The Bible THANKS GOD…. for people… what a remarkable statement –> ever wonder sort of people get THANKED by scripture? – I’ll give you a hint – it’s people who are passionate – this week we talked about how to find passion for living, and how to live a life on purpose for something bigger than yourself. 

Sermon Helps

1 Thessalonians 1:2 (NIV) We always thank God for all of you and continually mention you in our prayers.

1 Thessalonians 4:11–12 (NIV) 11 and to make it your ambition to lead a quiet life: You should mind your own business and work with your hands, just as we told you, 12 so that your daily life may win the respect of outsiders and so that you will not be dependent on anybody.

1 Thessalonians 5:12–15 (NIV) 12 Now we ask you, brothers and sisters, to acknowledge those who work hard among you, who care for you in the Lord and who admonish you. 13 Hold them in the highest regard in love because of their work. Live in peace with each other. 14 And we urge you, brothers and sisters, warn those who are idle and disruptive, encourage the disheartened, help the weak, be patient with everyone. 15 Make sure that nobody pays back wrong for wrong, but always strive to do what is good for each other and for everyone else.

2 Thessalonians 3:6–15 (NIV) 6 In the name of the Lord Jesus Christ, we command you, brothers and sisters, to keep away from every believer who is idle and disruptive and does not live according to the teaching you received from us. 7 For you yourselves know how you ought to follow our example. We were not idle when we were with you, 8 nor did we eat anyone’s food without paying for it. On the contrary, we worked night and day, laboring and toiling so that we would not be a burden to any of you. 9 We did this, not because we do not have the right to such help, but in order to offer ourselves as a model for you to imitate. 10 For even when we were with you, we gave you this rule: “The one who is unwilling to work shall not eat.” 11 We hear that some among you are idle and disruptive. They are not busy; they are busybodies. 12 Such people we command and urge in the Lord Jesus Christ to settle down and earn the food they eat. 13 And as for you, brothers and sisters, never tire of doing what is good. 14 Take special note of anyone who does not obey our instruction in this letter. Do not associate with them, in order that they may feel ashamed. 15 Yet do not regard them as an enemy, but warn them as you would a fellow believer.

Romans 12:1–2 (NIV) 1 Therefore, I urge you, brothers and sisters, in view of God’s mercy, to offer your bodies as a living sacrifice, holy and pleasing to God—this is your true and proper worship. 2 Do not conform to the pattern of this world, but be transformed by the renewing of your mind. Then you will be able to test and approve what God’s will is—his good, pleasing and perfect will.

It is one of the favorite tricks of this Sin to dissemble itself under a cover of a whiffling activity of body. We think that if we are busily rushing about and doing things we cannot be suffering from Sloth. . . . Gluttony offers a world of dancing, dining, sports, and dashing very fast from place to place to gape at beauty spots. . . . Covetousness rakes us out of the bed at an early hour in order that we may put pep and hustle into our business; Envy sets us to gossip and scandals, to writing cantankerous letters to the paper, and to the unearthing of secrets and scavenging of desk bins; Wrath provides (very ingeniously) the argument that the only fitting activity in a world so full of evil doers and evil demons is to curse loudly and incessantly: “Whatever brute and blackguard made the world”; while Lust provides that round of dreary promiscuity that passes for bodily vigor. But these are all disguises for the empty heart and the empty brain and the empty soul of Acedia. . . . In the world it calls itself Tolerance but in hell it is called Despair. – Dorothy Sayers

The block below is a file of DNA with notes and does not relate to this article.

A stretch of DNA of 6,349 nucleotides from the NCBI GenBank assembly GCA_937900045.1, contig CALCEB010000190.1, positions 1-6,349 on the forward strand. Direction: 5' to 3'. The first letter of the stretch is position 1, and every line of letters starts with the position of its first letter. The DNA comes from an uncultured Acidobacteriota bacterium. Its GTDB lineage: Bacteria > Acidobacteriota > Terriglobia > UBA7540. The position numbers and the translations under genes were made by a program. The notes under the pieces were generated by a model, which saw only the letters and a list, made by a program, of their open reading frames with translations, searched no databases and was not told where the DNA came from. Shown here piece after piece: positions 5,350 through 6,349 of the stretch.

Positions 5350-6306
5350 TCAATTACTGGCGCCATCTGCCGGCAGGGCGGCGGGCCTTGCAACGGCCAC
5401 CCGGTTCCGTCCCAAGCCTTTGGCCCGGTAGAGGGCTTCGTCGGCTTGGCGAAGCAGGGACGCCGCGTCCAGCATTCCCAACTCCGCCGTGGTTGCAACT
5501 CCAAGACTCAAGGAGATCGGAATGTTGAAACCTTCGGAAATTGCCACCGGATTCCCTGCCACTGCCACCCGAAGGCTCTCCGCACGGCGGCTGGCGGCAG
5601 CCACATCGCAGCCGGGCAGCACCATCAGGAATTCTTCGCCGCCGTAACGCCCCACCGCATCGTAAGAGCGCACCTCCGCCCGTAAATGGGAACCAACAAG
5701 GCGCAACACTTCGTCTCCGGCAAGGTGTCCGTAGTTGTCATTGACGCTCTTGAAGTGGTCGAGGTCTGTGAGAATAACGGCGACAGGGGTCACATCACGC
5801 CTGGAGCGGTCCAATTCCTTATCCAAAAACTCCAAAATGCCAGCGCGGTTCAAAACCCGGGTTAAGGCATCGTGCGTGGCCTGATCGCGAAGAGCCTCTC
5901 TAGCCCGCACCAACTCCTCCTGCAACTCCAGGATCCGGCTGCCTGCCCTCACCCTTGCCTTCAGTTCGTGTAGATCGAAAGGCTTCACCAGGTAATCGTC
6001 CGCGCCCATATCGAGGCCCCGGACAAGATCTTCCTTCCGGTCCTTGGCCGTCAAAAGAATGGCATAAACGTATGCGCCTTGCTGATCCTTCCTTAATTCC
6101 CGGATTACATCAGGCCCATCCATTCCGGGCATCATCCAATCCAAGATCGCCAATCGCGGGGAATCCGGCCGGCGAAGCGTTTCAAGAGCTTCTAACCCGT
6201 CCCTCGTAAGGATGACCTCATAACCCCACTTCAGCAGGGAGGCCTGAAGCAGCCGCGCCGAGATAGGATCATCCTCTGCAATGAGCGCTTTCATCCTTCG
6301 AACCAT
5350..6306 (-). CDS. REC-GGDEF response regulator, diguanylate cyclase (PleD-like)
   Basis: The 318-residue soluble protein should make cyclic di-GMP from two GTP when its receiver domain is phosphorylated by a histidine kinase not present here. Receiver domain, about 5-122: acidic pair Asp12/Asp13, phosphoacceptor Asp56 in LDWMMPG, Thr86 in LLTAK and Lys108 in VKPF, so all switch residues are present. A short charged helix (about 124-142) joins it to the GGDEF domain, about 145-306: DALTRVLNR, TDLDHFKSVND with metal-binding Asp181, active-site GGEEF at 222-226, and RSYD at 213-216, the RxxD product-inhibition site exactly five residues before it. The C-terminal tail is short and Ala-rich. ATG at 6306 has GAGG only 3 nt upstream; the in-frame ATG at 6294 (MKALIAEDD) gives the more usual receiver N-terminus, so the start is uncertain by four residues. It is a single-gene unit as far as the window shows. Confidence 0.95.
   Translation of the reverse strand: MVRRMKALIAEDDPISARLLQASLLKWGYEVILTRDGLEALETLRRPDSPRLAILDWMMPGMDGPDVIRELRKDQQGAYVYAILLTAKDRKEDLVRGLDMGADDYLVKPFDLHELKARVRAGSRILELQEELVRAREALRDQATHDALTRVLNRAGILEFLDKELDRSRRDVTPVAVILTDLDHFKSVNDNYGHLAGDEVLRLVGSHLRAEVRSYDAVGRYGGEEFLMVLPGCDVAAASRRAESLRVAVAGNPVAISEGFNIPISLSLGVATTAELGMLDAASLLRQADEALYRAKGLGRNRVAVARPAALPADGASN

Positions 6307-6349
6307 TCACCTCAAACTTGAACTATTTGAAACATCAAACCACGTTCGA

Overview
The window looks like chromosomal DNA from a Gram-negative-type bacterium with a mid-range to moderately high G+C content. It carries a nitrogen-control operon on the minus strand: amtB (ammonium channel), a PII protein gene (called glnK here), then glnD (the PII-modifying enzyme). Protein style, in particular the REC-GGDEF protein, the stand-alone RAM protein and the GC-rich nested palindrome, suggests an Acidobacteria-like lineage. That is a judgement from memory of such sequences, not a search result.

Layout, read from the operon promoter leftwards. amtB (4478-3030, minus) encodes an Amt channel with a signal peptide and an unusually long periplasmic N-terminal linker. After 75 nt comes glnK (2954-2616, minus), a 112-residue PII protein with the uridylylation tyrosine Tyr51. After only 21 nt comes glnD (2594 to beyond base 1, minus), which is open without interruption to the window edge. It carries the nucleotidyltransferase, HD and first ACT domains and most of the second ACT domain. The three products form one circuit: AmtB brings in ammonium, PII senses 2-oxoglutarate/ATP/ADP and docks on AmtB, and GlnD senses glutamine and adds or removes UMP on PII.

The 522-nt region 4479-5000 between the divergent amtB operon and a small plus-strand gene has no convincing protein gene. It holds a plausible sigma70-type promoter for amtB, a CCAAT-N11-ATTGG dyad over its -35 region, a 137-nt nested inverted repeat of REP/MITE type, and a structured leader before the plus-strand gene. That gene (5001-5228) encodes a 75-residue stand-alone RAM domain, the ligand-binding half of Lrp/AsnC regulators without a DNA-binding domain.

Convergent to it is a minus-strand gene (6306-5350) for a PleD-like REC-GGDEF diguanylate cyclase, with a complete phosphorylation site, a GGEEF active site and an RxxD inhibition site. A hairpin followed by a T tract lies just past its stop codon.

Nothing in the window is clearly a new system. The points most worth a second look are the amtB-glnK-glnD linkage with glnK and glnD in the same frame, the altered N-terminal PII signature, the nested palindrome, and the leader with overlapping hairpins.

But why was Jesus suffering? Where was his passion and sacrifice coming from? In John 17, Jesus Christ looks at his disciples and says to the Father, “For them I sanctify myself” (John 17:19). The original word “sanctify” meant to set yourself apart like an Olympic runner. We know what it means to train for the Olympics. It means that absolutely everything in life is subordinated to one goal. It means that every minute of the day, every activity is done in such a way as to contribute to that aim. There is a great deal of pain every day, but it is endured without complaint. Only that level of passion and commitment can earn the gold. And so it was with Jesus and his passion. He set himself apart for the goal of our salvation. He lost everything, endured everything, to obtain it. Jesus Christ’s passion was for you and for his Father—not for himself.  You are adopted into God’s family, so you already have your affirmation. You are justified in God’s sight, so you have nothing to prove. You have been saved through a dying sacrifice, so you are free to be a living one. You are loved ceaselessly, so you can work tirelessly in response to a quiet inner fullness. – Tim Keller